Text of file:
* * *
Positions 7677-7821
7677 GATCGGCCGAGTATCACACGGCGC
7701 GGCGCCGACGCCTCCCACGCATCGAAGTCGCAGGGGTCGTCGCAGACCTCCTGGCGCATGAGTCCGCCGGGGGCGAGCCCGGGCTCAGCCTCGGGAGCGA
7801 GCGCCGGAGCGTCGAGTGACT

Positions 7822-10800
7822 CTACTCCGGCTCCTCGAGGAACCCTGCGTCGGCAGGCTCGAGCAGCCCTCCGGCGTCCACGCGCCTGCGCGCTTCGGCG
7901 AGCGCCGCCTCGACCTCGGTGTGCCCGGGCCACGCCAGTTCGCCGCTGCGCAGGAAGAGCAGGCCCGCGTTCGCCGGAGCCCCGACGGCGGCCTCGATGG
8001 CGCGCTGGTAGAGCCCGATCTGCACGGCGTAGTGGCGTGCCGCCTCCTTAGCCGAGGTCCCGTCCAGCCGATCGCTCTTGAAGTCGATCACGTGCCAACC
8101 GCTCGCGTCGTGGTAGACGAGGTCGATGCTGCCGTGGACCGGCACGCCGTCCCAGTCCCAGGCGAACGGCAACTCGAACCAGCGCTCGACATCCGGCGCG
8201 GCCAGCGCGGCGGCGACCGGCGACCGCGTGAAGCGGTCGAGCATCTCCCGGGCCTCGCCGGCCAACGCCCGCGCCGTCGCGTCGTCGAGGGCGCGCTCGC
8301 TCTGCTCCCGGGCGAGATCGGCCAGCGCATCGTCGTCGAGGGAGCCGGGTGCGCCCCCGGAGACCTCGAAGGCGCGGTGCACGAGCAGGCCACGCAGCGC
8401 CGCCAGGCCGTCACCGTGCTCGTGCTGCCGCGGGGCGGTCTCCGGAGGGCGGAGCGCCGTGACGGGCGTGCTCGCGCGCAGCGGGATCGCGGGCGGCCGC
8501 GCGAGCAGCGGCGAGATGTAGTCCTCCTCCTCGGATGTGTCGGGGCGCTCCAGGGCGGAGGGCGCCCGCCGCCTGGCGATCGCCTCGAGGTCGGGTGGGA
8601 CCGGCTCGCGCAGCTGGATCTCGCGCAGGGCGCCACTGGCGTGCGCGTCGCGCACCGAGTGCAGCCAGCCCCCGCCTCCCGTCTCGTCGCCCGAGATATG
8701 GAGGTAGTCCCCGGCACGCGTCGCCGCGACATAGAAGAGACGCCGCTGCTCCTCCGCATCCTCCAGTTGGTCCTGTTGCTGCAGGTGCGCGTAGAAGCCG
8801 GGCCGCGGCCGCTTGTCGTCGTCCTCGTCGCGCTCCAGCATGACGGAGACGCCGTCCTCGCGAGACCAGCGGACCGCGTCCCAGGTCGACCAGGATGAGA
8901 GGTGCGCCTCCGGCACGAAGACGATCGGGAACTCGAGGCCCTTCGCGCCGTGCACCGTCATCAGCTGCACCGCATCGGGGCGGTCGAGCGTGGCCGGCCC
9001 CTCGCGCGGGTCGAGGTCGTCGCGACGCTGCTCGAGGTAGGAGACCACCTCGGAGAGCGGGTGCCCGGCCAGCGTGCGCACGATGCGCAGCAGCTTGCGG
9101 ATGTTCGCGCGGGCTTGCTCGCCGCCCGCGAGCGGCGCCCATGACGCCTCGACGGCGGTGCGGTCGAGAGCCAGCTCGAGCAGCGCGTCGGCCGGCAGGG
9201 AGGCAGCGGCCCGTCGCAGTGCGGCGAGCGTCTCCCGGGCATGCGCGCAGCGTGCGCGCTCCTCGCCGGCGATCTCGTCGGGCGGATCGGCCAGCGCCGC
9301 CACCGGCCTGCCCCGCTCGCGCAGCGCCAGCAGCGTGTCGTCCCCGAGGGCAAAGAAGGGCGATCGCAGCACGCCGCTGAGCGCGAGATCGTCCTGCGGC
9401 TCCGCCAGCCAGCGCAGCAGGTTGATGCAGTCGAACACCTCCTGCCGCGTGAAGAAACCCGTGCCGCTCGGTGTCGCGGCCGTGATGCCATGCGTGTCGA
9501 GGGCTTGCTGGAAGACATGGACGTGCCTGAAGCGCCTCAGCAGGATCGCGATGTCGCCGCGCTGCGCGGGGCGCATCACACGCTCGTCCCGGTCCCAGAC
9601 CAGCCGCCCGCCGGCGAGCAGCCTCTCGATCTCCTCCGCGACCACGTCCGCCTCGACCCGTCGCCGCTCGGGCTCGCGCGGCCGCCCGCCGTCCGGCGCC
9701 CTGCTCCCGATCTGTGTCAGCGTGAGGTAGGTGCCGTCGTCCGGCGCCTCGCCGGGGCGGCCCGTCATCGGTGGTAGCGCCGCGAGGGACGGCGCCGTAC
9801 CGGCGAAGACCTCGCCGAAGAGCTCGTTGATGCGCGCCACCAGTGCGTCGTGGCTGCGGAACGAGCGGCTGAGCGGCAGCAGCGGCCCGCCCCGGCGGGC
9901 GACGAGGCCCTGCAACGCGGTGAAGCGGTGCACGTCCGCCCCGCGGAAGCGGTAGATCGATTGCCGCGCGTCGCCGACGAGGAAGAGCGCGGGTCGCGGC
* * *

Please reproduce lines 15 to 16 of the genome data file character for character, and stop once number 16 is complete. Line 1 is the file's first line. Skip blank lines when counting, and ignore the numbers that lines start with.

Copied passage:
8701 GAGGTAGTCCCCGGCACGCGTCGCCGCGACATAGAAGAGACGCCGCTGCTCCTCCGCATCCTCCAGTTGGTCCTGTTGCTGCAGGTGCGCGTAGAAGCCG
8801 GGCCGCGGCCGCTTGTCGTCGTCCTCGTCGCGCTCCAGCATGACGGAGACGCCGTCCTCGCGAGACCAGCGGACCGCGTCCCAGGTCGACCAGGATGAGA